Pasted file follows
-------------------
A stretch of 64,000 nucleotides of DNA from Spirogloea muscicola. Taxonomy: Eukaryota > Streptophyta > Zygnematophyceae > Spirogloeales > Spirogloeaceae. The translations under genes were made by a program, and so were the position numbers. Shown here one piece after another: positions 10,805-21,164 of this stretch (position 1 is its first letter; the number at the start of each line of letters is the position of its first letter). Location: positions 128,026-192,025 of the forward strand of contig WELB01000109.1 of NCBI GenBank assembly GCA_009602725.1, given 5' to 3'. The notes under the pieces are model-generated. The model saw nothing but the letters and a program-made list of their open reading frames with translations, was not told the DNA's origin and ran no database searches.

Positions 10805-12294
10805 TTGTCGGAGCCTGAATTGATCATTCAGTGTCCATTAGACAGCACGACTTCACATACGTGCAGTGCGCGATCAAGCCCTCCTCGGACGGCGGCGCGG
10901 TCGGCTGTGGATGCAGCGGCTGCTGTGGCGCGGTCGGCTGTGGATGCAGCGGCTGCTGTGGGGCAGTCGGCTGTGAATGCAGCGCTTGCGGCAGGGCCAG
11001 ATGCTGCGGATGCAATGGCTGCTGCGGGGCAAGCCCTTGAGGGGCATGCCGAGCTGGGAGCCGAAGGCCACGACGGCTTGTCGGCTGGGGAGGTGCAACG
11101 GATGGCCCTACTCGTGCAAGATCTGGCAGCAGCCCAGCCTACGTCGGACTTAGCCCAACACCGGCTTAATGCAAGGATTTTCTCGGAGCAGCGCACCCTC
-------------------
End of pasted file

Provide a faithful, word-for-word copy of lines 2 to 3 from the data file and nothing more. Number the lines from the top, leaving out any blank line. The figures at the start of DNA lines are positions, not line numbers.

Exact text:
Positions 10805-12294
10805 TTGTCGGAGCCTGAATTGATCATTCAGTGTCCATTAGACAGCACGACTTCACATACGTGCAGTGCGCGATCAAGCCCTCCTCGGACGGCGGCGCGG